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Mother Jones in Star City, June 16, 1918

Posted by Angela Spatafore.
June 14th, 2021

Blog post by Angela Spatafore, Program Assistant, WVRHC

Over a century ago this week Mary Harris Jones, more commonly known as Mother Jones, gathered with miners in Star City to rally support for the miners’ union. Held on a Sunday morning, newspapers at the time reported that as many as 600 people attended with 400 of the miners voicing their desire to join the union after the event. Mother Jones was certainly a divisive figure in the labor movement of the early 1900’s, but she was able to draw a crowd to her with, as The Morgantown Post put it, “profanely eloquent” speaking skills.

As the WVRHC prepares for the annual West Virginia Day event this Friday, I’d like to take a minute to contextualize the Mother Jones’ involvement with the miners in 1918, just three years before the Mine Wars came to a militant halt on Blair Mountain. Looking at Mother Jones’ history, unionization in the West Virginia coalfields was not the only labor movement she rallied behind, but it was perhaps one of her most passionate campaigns. By 1918, she was a well-respected activist among miners, and the Star City meeting was organized by UMWA president, C. Frank Kenney, one of the union’s most influential leaders. However, it wasn’t just Keeney who was familiar with Mother Jones but also a number of notable pro-union West Virginians including William Blizzard, Fred Mooney, Sid Hatfield, among others.

Her activism and rallies previously led to her 1913 arrest following her support during the Paint Creek-Cabin Creek strike in 1912 and the subsequent martial law order. Her support of and popularity with the miners would eventually wane. In 1921 prior to the Battle of Blair Mountain, Jones attempted to deter the armed miners as they prepared to march by claiming to have a telegram straight from President Warren himself that promised an end to violence if the miners backed down. However, Jones was unable to present the telegram when asked, which broke her trust with the miners and caused her to leave West Virginia.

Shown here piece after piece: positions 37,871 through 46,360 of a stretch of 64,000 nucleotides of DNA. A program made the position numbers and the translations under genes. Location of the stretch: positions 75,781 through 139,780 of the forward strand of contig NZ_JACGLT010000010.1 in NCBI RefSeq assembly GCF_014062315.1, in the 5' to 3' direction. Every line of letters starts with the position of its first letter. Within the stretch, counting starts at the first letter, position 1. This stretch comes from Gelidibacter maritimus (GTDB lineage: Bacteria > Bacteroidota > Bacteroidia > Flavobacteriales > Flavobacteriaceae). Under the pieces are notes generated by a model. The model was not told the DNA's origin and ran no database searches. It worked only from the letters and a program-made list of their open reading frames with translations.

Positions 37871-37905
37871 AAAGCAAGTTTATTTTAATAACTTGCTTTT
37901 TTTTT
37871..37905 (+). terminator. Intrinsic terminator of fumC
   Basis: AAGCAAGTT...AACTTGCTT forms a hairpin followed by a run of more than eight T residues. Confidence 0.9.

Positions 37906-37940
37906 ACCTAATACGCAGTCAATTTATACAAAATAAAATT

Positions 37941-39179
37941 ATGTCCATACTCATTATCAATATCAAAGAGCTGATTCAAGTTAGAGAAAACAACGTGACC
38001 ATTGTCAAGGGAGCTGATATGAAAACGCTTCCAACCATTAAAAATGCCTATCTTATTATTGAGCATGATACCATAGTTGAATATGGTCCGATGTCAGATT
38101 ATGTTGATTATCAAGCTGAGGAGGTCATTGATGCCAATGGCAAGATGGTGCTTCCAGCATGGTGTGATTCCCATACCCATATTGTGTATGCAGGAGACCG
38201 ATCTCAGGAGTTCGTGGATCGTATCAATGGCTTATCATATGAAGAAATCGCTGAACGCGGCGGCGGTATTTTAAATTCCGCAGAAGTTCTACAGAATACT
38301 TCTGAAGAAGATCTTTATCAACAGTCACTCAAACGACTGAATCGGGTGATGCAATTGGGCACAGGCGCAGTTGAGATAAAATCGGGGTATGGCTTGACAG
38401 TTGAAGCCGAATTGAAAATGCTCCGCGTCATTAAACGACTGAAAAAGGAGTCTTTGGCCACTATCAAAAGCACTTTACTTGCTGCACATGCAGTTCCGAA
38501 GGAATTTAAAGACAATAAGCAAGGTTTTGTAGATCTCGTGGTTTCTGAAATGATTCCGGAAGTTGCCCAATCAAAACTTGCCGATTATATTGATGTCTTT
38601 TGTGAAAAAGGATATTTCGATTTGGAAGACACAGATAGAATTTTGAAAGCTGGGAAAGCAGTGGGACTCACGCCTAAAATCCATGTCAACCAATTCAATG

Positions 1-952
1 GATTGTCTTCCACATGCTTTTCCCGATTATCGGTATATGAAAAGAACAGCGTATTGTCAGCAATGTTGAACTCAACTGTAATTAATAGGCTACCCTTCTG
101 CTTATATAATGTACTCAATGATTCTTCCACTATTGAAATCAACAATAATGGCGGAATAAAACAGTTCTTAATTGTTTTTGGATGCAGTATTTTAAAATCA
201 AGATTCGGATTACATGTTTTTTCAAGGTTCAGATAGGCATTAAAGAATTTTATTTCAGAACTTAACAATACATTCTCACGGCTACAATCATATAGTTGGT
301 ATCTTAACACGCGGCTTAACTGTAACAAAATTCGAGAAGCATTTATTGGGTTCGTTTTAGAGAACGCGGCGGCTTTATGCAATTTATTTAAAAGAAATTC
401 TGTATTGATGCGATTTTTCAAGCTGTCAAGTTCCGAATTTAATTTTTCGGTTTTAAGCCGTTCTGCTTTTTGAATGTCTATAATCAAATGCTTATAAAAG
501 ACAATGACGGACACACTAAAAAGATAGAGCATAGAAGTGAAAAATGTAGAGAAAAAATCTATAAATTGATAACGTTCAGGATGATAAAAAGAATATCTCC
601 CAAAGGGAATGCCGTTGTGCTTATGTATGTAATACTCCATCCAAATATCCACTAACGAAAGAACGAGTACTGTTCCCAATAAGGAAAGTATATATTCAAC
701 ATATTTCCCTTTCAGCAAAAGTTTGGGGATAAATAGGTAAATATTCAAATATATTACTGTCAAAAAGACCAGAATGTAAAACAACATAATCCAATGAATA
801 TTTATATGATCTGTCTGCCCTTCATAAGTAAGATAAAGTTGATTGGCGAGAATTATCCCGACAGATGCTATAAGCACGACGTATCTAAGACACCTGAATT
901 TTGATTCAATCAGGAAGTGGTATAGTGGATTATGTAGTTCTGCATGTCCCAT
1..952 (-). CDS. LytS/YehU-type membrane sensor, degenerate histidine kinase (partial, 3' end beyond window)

Mother Jones seated with notable West Virginians including Sid Hatfield, who sits to Jones' left.

In this photo, we can see Mother Jones sitting alongside Sid Hatfield, police chief of Matewan during the Matewan Massacre and whose death fueled the March on Logan and Battle of Blair Mountain.

Regardless, Mother Jones remains an important figure of discussion in the early 20th century West Virginia coalfields. As a reminder, please join us at 10 AM on Friday June 18th for our West Virginia Day event, The Road to Blair Mountain: Commemorating the West Virginia Mine Wars. The program will feature presentations by William Hal Gorby, Assistant Teaching Professor of History at WVU, and Charles B. Keeney, Assistant Professor of History at Southern West Virginia Community and Technical College, founding member of the West Virginia Mine Wars Museum, and author of The Road to Blair Mountain. Please check our website for more information, and please register for the event.

For additional reading, I used the following books available through WVU Libraries and the WVRHC in my research for this post:

The Autobiography of Mother Jones by Mother Jones and Mary Field Parton

Struggle in the Coalfields: The Autobiography of Fred Mooney by Fred Mooney

The Court-Martial of Mother Jones by Edward Steel

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